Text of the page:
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The Super Bowl and the government shutdown

There are few events in the world that captivate an audience like the Super Bowl. Football fans love it for the game, regardless of who’s playing. Non-football fans enjoy the commercials, the halftime show and want to watch to stay up to date with pop culture.  

The TV numbers prove it. An estimated 103 million Americans watched the Super Bowl last year, and the event seemingly grows every year.

As you know, this year’s Super Bowl is about an hour down the road from LaGrange in downtown Atlanta. The city has spent years preparing for Feb. 3, when hundreds of thousands of visitors will descend upon Georgia for a wild weekend of football and fun. The Metro Atlanta Chamber estimated the economic impact on the city will be $400 million dollars, and that was an early, conservative estimate.

Students from LaGrange College’s sports management department are volunteering to help with the game in Atlanta. They were in Minnesota last year for Super Bowl LII and also helped with last year’s College Football Playoff Championship game in Atlanta. 

LaGrange could even have a local connection on the sidelines, as LaGrange football coach Chuck Gibbs is the son of New Orleans Saints offensive line guru Alex Gibbs. The Saints are one of four teams still vying for the Lombardi Trophy.

There might even be some people that decide to stay in LaGrange hotels, rather than driving all the way to downtown Atlanta. After all, the quickest drive from New Orleans to Atlanta involves driving right through LaGrange on Interstate 85. 

There will be plenty of focus on the field in the weeks ahead, but state leaders will be worried about others factors, such as how an Atlanta-hosted Super Bowl may be impacted by the current government shutdown. 

Atlanta Mayor Keisha Lance Bottoms said Tuesday that the city is in “unprecedented territory” right now. Most of the concern surrounds the Hartsfield-Jackson International Airport, which already sees around 70,000 to 80,000 visitors per day. The day before and after the Super Bowl figures to be even busier. Bottoms estimated 110,000 people will fly out of the airport the day following the Super Bowl, a day that is being labeled “Mass Exodus Monday.”

TSA agents are currently working without pay as a result of the government shutdown and many have been calling in sick as a result. Standard wait times at the Hartsfield-Jackson were nearly an hour and a half on Monday, and those times figure to be much higher if the shutdown continues into Super Bowl weekend.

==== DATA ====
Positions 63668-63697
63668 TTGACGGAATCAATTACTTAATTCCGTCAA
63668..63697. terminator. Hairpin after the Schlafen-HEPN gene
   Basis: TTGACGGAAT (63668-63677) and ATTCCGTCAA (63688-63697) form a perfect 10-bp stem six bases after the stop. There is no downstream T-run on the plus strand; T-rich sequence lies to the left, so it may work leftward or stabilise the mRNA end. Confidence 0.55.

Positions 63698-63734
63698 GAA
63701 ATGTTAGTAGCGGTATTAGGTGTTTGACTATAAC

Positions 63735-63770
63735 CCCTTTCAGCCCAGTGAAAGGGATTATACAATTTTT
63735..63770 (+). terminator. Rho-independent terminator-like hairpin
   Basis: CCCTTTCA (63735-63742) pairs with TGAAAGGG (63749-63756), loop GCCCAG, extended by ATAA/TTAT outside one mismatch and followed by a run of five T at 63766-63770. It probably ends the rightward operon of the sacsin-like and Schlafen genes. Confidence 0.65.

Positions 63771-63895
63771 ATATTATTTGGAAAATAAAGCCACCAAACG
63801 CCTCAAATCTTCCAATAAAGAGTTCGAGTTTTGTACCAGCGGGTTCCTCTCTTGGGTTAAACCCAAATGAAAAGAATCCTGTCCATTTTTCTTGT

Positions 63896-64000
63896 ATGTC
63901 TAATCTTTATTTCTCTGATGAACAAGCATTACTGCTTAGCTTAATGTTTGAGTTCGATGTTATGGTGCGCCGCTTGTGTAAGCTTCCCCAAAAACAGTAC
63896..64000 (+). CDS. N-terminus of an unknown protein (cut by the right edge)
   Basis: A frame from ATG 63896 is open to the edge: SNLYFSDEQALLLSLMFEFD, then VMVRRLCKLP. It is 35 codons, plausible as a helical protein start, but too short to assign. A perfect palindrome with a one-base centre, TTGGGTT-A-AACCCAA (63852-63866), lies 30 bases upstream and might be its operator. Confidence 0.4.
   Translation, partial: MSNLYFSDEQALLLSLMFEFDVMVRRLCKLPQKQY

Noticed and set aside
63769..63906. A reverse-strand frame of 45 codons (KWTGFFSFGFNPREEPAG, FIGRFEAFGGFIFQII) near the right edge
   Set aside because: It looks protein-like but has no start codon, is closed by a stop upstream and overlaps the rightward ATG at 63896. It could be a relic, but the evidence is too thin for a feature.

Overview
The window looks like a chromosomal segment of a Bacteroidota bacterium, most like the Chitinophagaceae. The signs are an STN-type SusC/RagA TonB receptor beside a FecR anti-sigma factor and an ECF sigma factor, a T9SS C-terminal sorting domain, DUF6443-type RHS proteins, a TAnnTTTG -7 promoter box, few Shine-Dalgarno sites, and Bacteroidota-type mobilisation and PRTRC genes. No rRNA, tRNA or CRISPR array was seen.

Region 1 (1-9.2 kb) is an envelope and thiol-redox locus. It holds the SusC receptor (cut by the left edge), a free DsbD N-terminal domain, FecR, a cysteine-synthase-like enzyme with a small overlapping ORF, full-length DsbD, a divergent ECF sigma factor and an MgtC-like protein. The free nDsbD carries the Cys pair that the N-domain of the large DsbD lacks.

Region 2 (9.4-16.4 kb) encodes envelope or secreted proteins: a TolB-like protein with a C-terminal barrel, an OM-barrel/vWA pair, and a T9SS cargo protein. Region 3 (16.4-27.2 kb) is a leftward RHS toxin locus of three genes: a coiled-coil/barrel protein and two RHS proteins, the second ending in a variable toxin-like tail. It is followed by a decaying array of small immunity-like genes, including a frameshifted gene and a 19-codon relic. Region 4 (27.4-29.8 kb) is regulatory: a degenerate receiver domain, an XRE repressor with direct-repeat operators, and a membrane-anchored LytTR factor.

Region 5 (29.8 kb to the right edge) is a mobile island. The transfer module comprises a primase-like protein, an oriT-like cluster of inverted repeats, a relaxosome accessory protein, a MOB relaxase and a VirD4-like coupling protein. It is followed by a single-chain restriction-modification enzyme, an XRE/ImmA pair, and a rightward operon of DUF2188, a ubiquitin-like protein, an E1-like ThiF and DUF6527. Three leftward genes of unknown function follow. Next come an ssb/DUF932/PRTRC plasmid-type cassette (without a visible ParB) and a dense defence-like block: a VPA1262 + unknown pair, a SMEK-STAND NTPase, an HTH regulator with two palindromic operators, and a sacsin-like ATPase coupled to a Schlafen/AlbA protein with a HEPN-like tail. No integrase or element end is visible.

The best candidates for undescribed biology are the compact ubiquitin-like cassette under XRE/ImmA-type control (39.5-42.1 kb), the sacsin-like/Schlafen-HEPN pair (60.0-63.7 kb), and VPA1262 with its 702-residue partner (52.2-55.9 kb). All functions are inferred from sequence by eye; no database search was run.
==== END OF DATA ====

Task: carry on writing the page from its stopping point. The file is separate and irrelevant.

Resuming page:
Sen. Johnny Isakson is worried what a prolonged shutdown — one that would be near 50 days by Super Bowl Sunday — could mean for Georgia. 

“What if the largest airport in the world, that’s going to bring people to the largest football game in the world, goes out of business because the TSA strikes?” Isakson said on the Senate floor Tuesday. “Then you’ve just cost millions of dollars to the United States of America, my home city of Atlanta and others.”

There could be other impacts too.

The Federal Communications Commission has suspended the majority of its operations, which may have a major impact on advertising during the game. The FCC approves electronic products before they hit the market. During the shutdown, no products are being approved, meaning those items won’t be advertised.

According to Fortune.com, advertisers paid more than $5 million for a 30 second advertisement for last year’s Super Bowl.

There are 800,000 federal workers who aren’t getting paid right now, but for unaffected Americans that impact is currently not very noticeable and can seem like a far-off problem.

 We all have jobs and families; the power is still on at home and the mail is still running every day.

But it’s worth wondering what impacts on the Super Bowl might mean for the continuation of the shutdown.

Some of us are Republicans and some of us are Democrats. Some of us are neither. But most of us — especially most of us in the South — are football fans. Even more of us are Super Bowl fans, even if it’s simply because of the entertaining halftime shows and compelling Budweiser ads.

Like it or not, the shutdown is expected to cause headaches for Atlanta and companies around the world. 

The four teams still vying for a spot in the big game will have plenty of pressure and eyes on them in the days ahead, but state and federal politicians will be feeling just as much pressure, if not more.